Cache and Load Balancer

A RESTful HTTP interface can be very easily supplemented with a cache. Because RESTful HTTP uses the same HTTP protocol as the web, a simple web cache is sufficient. Similarly, a standard HTTP load balancer can also be used for RESTful HTTP. The power of these concepts is impressively illustrated by the size of the WWW. This size is only possible due to the properties of HTTP. HTTP, for instance, possesses simple and useful mechanisms for security—not only encryption via HTTPS but also authentication with HTTP Headers.


HATEOAS (Hypermedia as the Engine of Application State) is another important component of REST. It enables the relationships between resources to be modeled with links. Therefore, a client only has to know an entry point, and from there it can go on navigating at will and locate all data in a step-by-step manner. In the WWW it is, for instance, possible to start from Google and from there to reach practically the entire web via links.

REST describes the architecture of the WWW and therefore the world’s largest integrated computer system. However, REST could also be implemented with other protocols. It is an architecture that can be implemented with different technologies. The implementation of REST with HTTP is called RESTful HTTP. When RESTful HTTP services exchange data using JSON or XML instead as HTML, they can exchange data and not just access web pages.

Microservices can also benefit from HATEOAS. HATEOAS does not have central coordination, just links. This fits very well with the concept that microservices should have as little central coordination as possible. REST clients need know only entry points based on which they can discover the entire system. Therefore, in a REST-based architecture, services can be moved in a way that is transparent for the client. The client simply gets new links. Central coordination is not necessary for this—the REST service just has to return different links. In the ideal case the client only has to understand the fundamentals of HATEOAS and can then navigate via links to any data in the microservice system. The microservice-based systems, on the other hand, can modify their links and therefore change the distribution of functionality between microservices. Even extensive architecture changes can be kept transparent.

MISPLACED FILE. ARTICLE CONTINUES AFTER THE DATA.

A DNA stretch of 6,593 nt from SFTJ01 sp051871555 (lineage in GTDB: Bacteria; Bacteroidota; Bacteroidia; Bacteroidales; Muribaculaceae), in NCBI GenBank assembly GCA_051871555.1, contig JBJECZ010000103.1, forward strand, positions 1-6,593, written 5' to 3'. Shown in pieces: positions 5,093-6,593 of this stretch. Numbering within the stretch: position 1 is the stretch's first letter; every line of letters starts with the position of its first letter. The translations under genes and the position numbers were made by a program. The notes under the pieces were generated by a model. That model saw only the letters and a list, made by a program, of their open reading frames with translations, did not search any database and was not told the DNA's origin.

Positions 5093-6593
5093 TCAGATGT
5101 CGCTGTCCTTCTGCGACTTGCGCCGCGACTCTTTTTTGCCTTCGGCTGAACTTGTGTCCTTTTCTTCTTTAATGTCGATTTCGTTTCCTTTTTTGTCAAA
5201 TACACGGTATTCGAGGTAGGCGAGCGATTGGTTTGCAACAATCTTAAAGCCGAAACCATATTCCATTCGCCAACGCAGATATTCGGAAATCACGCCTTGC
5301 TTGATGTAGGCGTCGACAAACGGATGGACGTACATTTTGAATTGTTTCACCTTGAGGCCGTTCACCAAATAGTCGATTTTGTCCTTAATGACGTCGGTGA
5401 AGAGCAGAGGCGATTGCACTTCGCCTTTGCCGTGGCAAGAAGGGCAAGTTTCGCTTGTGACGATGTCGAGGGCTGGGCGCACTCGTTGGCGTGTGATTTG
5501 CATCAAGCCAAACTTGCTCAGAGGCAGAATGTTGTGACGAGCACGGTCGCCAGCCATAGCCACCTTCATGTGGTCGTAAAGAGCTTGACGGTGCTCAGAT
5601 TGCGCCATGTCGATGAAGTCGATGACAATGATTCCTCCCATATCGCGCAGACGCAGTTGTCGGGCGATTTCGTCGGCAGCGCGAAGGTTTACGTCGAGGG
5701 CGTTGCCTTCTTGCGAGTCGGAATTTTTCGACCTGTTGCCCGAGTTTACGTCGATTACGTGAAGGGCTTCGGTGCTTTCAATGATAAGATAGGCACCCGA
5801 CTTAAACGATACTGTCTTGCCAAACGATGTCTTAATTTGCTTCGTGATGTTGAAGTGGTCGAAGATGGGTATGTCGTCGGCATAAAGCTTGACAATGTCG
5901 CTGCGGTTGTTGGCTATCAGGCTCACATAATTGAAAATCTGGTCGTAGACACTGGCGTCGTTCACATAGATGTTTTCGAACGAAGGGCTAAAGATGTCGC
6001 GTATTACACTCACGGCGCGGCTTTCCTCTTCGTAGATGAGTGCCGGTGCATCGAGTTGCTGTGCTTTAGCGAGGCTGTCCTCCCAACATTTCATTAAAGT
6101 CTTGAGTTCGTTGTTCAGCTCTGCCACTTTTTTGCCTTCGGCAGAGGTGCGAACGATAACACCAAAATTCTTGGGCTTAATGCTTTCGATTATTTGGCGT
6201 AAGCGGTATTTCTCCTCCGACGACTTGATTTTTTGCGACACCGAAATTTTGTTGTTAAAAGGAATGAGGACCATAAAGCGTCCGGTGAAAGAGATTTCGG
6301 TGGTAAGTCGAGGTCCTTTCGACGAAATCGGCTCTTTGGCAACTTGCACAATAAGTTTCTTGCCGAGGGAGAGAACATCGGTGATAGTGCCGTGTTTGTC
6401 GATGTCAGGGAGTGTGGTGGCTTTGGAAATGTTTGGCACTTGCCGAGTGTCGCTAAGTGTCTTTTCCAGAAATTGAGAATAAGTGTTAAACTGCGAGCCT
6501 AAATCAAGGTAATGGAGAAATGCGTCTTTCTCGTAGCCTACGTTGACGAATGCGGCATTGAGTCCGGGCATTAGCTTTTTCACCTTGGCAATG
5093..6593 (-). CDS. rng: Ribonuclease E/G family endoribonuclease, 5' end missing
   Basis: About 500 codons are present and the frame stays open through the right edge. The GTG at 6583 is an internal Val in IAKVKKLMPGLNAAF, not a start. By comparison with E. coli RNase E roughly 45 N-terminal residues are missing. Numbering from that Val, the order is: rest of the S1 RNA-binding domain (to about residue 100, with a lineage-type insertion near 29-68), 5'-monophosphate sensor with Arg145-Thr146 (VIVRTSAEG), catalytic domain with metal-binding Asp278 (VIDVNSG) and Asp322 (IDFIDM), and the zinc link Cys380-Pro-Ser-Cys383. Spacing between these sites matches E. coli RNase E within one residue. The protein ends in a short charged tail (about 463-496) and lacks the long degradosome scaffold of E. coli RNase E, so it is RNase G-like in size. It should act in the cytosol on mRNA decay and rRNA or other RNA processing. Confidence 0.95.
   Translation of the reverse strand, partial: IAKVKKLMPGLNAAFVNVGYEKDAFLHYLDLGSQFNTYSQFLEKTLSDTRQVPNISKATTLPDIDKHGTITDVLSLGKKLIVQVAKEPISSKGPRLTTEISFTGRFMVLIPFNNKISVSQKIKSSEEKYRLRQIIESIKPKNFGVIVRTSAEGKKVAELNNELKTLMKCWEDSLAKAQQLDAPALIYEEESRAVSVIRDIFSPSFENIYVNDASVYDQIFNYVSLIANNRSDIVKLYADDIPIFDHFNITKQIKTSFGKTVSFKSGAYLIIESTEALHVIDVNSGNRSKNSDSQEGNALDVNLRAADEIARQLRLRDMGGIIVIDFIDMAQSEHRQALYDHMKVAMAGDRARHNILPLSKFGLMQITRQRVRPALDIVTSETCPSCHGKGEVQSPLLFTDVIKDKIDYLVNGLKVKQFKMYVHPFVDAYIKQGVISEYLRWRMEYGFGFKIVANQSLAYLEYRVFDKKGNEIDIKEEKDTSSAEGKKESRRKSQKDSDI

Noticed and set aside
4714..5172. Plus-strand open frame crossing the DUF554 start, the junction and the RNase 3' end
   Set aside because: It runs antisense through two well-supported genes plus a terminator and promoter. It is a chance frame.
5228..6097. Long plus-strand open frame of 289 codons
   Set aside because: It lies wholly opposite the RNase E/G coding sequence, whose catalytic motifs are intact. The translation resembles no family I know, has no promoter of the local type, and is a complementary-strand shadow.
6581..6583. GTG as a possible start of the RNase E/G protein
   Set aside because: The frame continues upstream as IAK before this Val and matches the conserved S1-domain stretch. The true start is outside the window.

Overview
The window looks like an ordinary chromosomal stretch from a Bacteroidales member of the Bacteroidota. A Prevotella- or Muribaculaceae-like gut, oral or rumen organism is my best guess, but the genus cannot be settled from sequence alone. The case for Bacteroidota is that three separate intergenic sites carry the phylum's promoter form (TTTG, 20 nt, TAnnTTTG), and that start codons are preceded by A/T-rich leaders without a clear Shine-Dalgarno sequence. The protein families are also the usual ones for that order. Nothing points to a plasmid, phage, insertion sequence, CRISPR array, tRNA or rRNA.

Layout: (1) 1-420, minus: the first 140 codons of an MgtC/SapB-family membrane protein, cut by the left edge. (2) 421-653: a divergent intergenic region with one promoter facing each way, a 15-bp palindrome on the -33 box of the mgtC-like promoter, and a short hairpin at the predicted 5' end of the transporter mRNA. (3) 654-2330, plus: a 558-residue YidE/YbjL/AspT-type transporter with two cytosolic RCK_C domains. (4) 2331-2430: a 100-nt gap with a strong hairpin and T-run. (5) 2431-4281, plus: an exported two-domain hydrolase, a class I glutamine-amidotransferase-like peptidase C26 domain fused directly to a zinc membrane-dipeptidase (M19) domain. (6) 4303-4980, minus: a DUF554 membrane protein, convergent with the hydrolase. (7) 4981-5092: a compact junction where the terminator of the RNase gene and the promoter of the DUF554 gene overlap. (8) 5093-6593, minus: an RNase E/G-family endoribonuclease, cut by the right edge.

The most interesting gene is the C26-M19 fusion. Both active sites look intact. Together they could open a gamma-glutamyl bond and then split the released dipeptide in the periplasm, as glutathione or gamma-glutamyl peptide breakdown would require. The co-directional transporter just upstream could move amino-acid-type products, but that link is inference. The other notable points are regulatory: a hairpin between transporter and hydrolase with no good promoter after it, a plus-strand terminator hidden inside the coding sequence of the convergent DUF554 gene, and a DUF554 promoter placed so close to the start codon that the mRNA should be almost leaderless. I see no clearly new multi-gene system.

HATEOAS is a concept, and HAL[1] (Hypertext Application Language) is a way to implement it. It is a standard for describing how the links to other documents should be contained in a JSON document. HATEOAS is particularly easy to implement in JSON/RESTful HTTP services. The links are separate from the actual document, enabling links to details or to independent data sets.


XML has a long history as a data format. It is easy to use with RESTful HTTP. There are different types of systems for XML that can determine whether an XML document is valid. This is very useful for the definition of an interface. Among the languages for the definition of valid data is XML Schema (XSD)[2] or RelaxNG.[3] Some frameworks make possible the generation of code in order to administer XML data that corresponds to such a schema. Via XLink[4] XML documents can contain links to other documents. This enables the implementation of HATEOAS.

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